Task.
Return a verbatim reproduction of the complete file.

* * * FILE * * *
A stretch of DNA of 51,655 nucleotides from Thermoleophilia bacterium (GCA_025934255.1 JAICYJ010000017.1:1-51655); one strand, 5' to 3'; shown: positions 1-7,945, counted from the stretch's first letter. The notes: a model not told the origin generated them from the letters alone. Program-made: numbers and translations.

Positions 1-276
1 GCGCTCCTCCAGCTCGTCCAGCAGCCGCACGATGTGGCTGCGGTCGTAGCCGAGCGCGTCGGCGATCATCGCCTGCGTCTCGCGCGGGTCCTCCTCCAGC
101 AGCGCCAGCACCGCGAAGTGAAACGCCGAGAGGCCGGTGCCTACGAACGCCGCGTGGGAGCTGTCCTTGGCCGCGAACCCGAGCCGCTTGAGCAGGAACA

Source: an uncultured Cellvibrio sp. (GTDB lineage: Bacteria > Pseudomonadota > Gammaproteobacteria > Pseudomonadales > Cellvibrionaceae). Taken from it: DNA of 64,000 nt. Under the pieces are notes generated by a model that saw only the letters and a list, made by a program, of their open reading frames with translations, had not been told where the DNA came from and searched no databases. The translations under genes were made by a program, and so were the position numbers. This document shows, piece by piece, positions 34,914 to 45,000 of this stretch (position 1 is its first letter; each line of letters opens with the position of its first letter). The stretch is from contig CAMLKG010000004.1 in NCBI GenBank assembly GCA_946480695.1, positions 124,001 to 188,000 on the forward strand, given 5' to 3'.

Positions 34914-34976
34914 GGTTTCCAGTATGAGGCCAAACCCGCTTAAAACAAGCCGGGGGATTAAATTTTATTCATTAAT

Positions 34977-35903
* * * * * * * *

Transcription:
A stretch of DNA of 51,655 nucleotides from Thermoleophilia bacterium (GCA_025934255.1 JAICYJ010000017.1:1-51655); one strand, 5' to 3'; shown: positions 1-7,945, counted from the stretch's first letter. The notes: a model not told the origin generated them from the letters alone. Program-made: numbers and translations.

Positions 1-276
1 GCGCTCCTCCAGCTCGTCCAGCAGCCGCACGATGTGGCTGCGGTCGTAGCCGAGCGCGTCGGCGATCATCGCCTGCGTCTCGCGCGGGTCCTCCTCCAGC
101 AGCGCCAGCACCGCGAAGTGAAACGCCGAGAGGCCGGTGCCTACGAACGCCGCGTGGGAGCTGTCCTTGGCCGCGAACCCGAGCCGCTTGAGCAGGAACA

Source: an uncultured Cellvibrio sp. (GTDB lineage: Bacteria > Pseudomonadota > Gammaproteobacteria > Pseudomonadales > Cellvibrionaceae). Taken from it: DNA of 64,000 nt. Under the pieces are notes generated by a model that saw only the letters and a list, made by a program, of their open reading frames with translations, had not been told where the DNA came from and searched no databases. The translations under genes were made by a program, and so were the position numbers. This document shows, piece by piece, positions 34,914 to 45,000 of this stretch (position 1 is its first letter; each line of letters opens with the position of its first letter). The stretch is from contig CAMLKG010000004.1 in NCBI GenBank assembly GCA_946480695.1, positions 124,001 to 188,000 on the forward strand, given 5' to 3'.

Positions 34914-34976
34914 GGTTTCCAGTATGAGGCCAAACCCGCTTAAAACAAGCCGGGGGATTAAATTTTATTCATTAAT

Positions 34977-35903